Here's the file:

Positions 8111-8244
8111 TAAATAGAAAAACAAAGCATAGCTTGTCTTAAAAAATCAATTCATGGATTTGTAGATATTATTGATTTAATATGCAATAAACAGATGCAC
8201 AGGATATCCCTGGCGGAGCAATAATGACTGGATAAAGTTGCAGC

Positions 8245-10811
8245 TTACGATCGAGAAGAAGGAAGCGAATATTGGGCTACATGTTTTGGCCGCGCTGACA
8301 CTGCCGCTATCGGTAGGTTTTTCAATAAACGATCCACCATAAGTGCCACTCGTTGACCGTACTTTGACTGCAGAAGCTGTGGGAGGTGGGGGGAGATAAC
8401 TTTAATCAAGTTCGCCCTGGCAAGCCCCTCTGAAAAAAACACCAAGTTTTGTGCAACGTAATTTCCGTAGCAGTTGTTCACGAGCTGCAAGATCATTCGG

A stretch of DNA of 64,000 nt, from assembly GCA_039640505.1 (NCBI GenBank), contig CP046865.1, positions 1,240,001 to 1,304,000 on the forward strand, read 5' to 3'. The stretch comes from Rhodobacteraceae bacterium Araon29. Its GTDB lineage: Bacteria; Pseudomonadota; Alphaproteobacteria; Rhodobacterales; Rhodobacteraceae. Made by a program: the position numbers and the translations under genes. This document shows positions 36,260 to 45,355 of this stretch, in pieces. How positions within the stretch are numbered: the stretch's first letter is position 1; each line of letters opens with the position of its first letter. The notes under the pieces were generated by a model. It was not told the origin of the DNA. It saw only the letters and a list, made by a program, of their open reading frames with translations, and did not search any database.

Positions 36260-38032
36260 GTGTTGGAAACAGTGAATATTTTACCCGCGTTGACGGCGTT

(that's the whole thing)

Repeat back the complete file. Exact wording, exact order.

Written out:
Positions 8111-8244
8111 TAAATAGAAAAACAAAGCATAGCTTGTCTTAAAAAATCAATTCATGGATTTGTAGATATTATTGATTTAATATGCAATAAACAGATGCAC
8201 AGGATATCCCTGGCGGAGCAATAATGACTGGATAAAGTTGCAGC

Positions 8245-10811
8245 TTACGATCGAGAAGAAGGAAGCGAATATTGGGCTACATGTTTTGGCCGCGCTGACA
8301 CTGCCGCTATCGGTAGGTTTTTCAATAAACGATCCACCATAAGTGCCACTCGTTGACCGTACTTTGACTGCAGAAGCTGTGGGAGGTGGGGGGAGATAAC
8401 TTTAATCAAGTTCGCCCTGGCAAGCCCCTCTGAAAAAAACACCAAGTTTTGTGCAACGTAATTTCCGTAGCAGTTGTTCACGAGCTGCAAGATCATTCGG

A stretch of DNA of 64,000 nt, from assembly GCA_039640505.1 (NCBI GenBank), contig CP046865.1, positions 1,240,001 to 1,304,000 on the forward strand, read 5' to 3'. The stretch comes from Rhodobacteraceae bacterium Araon29. Its GTDB lineage: Bacteria; Pseudomonadota; Alphaproteobacteria; Rhodobacterales; Rhodobacteraceae. Made by a program: the position numbers and the translations under genes. This document shows positions 36,260 to 45,355 of this stretch, in pieces. How positions within the stretch are numbered: the stretch's first letter is position 1; each line of letters opens with the position of its first letter. The notes under the pieces were generated by a model. It was not told the origin of the DNA. It saw only the letters and a list, made by a program, of their open reading frames with translations, and did not search any database.

Positions 36260-38032
36260 GTGTTGGAAACAGTGAATATTTTACCCGCGTTGACGGCGTT